Breaking News: “Loyalty Programs Are Working”

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The reporter of a Wall Street Journal Market Watch recapped the findings of Accenture’s 2010 Global Consumer Research, the sixth in a series dating back to 2005, this week. Accenture, a technology consulting and outsourcing company, annually surveys 5800 consumers in 17 “mature” and “emerging” markets for their perceptions of service, quality, and satisfaction with companies in 10 service industries ranging from retail and banking to mobile, cable TV, hotels and airlines, all the way to insurance, among others. If you’re interested, you can read an executive summary of that report, too. Here’s the link.

COLLOQUY does a lot of research and we work hard to “tell it like it is” by carefully designing, analyzing, and reporting the facts as objectively as humanly possible. As near as I could tell, Accenture was doing that, too. Their conclusions sound both familiar and quite challenging to anyone concerned about delivering great service that causes customers to stick around and remain loyal:

The bad news: Customers, especially those in emerging markets, are more demanding than ever, and companies don’t seem to be delivering the kind of service experience that meets their expectations. 64% of them said they had switched from at least one company in one of those ten indistries last year because of “poor customer service.”

The good news: Reported churn was down for the first time since Accenture began the studies. In 2008 and 2009 respectively, a record 67% and 69% reported switching. Then again, maybe it’s not such good news: in 2005, only 49% switched for poor customer service…

The decrease in churn last year could not be tied to higher satisfaction. Consumers reported a decline across the board in all 11 service characteristics Accenture measures. Meanwhile, loyalty program adoption was up slightly across all 10 industries, and more loyalty program members reported that the programs were one reason they decided to stick with their provider, despite a poor service experience. This was the finding that caused the Market Watch reporter to conclude that these poor wretches were being held hostage–”handcuffed”–to the incredibly vast value of their accumulated points.

Or maybe not.

Maybe it was the easing of the global recession, and therefore less intense pressure to find the lowest price option. Or maybe it was that so many customers had switched in the last two years that fewer switchers were “in the market.” Or maybe something else entirely. What do you think? Could there be other reasons besides “handcuffing?” Let us know.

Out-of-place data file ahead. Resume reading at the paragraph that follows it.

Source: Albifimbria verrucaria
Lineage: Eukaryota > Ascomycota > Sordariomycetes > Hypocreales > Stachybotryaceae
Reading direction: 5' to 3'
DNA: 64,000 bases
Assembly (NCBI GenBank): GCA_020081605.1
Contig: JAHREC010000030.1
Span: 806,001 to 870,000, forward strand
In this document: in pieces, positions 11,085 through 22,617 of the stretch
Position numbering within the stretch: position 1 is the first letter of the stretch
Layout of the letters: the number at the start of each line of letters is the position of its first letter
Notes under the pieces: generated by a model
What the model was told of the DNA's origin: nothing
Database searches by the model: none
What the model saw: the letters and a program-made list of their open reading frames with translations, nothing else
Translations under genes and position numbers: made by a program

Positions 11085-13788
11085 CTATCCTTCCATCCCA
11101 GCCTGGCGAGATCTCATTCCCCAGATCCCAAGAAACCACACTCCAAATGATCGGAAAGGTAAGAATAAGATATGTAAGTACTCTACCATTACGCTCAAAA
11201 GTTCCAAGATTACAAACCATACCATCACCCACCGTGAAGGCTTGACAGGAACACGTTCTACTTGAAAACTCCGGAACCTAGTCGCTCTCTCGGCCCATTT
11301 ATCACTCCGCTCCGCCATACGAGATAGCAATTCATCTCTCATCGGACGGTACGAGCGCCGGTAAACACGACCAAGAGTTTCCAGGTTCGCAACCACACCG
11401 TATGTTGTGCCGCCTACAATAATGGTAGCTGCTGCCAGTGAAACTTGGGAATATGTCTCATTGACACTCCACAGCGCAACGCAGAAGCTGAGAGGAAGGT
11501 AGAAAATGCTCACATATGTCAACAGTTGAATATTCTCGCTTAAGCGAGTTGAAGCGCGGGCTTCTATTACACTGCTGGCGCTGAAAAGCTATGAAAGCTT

The trouble, as Mark Twain observed with those who would use statistics, is that they can be misinterpreted so easily. It’s obvious to us that a little digging into the data would have revealed that not all consumers are created equal; that a significant portion of any company’s customers are in the “Churn and Burn” segment of low-price seekers; that many if not most of the loyalty program members like the brand and its service and may be loyal enough to it that they’d give the company a second chance, even if they had experienced a “service hiccup.” Aggregating the findings in a study like Accenture’s tells us nearly nothing about what’s really going on. You need to look deeper into the data if you hope to identify the behavioral segments that differ in their attraction and attractiveness to the brand.

And, dear readers, you know that the value of the loyalty currency cannot hold or handcuff customers on its own. A fundamentally broken brand will not survive, despite even the richest loyalty program. As some of us like to say, “the points are not the point.” What IS the point? It’s the objective analysis of the data on best and high-potential customers that is created from the loyalty program, and the skilled use of the insights to create a superior customer experience for those who matter most to the current and future growth and profitability of the brand.

If “loyalty programs are working,” it’s more about handshakes than handcuffs. That’s what we think. What do YOU think?

Jim Sullivan
Jim directs the advancement of enterprise loyalty at COLLOQUY, an endeavor guided by his almost 30 years of managing in marketing, strategic planning, business development, innovation, and communications. Jim also assists with COLLOQUY's loyalty workshops, seminars and conferences, and serves as an academic liaison for colleges, universities and thinking institutions performing research on Enterprise Loyalty.

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